Feeds:
Posts
Comments

Posts Tagged ‘Calvin College’

Calvin College Bridge

I took the above photo at Calvin College after my screenwriting talks this week. It’s part of Calvin’s Crossing, a pedestrian bridge designed by architect Frank Gorman that spans a little over a football field in length connecting the main parts of campus with the DeVos Communications Center over one of the busiest roads in Grand Rapids.

While the bridge has a practical purpose for Calvin students, it’s a fitting metaphor for all writers, filmmakers, and video producers. Too often creative folks distance themselves from the other disciplines of life. (You could call it a superiority complex.) In fact, there is a growing trend for young filmmakers to just go to film schools that only teach film and digital video production. (Technical skills are always easier to develop than writing. Which is why there are many beautifully photographed movies with shallow stories.)

At Calvin the communication center is where the video and radio studios, the video and film theater, and the video editing suites are all located. But Calvin is a liberal arts school so students head over the bridge to fill their minds with art, literature, languages, philosophy, politics, history, mathematics, religion and science with an emphasis on knowledge and truth rather than livelihood.

The knock on a liberal arts education has always been in line with it doesn’t prepare you for any job except to maybe teach. But if you look at the info where liberal arts grads end up you might conclude that liberal arts majors are prepared for just about every job. Margaret W. Crane wrote in the article For the Love of Learning, “a liberal arts background prepares you to think, analyze, and contribute meaningfully to the world around you.”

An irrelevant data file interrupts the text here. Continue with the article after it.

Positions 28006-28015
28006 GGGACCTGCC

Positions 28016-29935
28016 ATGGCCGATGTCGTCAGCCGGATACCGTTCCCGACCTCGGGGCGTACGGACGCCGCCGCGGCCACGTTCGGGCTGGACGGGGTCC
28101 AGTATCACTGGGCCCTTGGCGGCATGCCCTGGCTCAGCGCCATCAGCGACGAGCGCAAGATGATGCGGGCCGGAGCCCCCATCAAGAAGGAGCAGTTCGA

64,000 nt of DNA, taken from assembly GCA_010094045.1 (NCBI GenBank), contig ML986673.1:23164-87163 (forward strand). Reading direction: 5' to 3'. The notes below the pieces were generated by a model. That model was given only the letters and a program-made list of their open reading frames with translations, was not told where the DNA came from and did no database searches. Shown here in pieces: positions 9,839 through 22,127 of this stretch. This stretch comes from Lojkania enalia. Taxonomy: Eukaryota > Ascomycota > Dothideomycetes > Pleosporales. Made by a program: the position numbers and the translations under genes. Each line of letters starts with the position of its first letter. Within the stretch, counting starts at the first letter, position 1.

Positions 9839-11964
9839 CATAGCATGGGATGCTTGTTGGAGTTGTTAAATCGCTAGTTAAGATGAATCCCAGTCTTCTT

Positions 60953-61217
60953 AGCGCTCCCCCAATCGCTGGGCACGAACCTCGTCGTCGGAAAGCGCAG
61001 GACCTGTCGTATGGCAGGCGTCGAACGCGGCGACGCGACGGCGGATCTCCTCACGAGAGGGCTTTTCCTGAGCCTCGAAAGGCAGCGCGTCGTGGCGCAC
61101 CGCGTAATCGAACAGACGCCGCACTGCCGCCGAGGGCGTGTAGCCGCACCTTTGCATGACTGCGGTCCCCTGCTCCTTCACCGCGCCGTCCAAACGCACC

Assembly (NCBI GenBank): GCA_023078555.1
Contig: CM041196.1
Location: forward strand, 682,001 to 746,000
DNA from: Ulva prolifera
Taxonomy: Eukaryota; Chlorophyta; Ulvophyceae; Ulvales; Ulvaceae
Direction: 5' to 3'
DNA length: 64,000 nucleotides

While speaking at Calvin this week one of the things I mentioned was when I was a student at the University of Miami a professor told us film school students that you don’t go to school to learn to make films, you go to school to learn what make films about.

Screenwriter/director Paul Schrader (Taxi Driver) did go to UCLA for his Master’s work in film studies, but he did his undergraduate work with an emphasis in pre-seminary at Calvin College. While later rejecting the doctrine, he has credited Calvin College with teaching him to think.

When Suzanne O’Malley, who’s written for the TV show Law & Order, taught a seminar a couple years ago at Yale College called “Writing Hour Long Television Drama” where the class came together to write a 47-minute television program. Something a little different at the liberal arts college.

“We’re drawing from The New York Times, from Shakespeare, from Sun Tzu, from [John Lewis] Gaddis, one of the professors here, looking at all different kinds of serious work and blending that into our plot and story line,” she said in a Yale Daily News article by Andrew Bartholomew.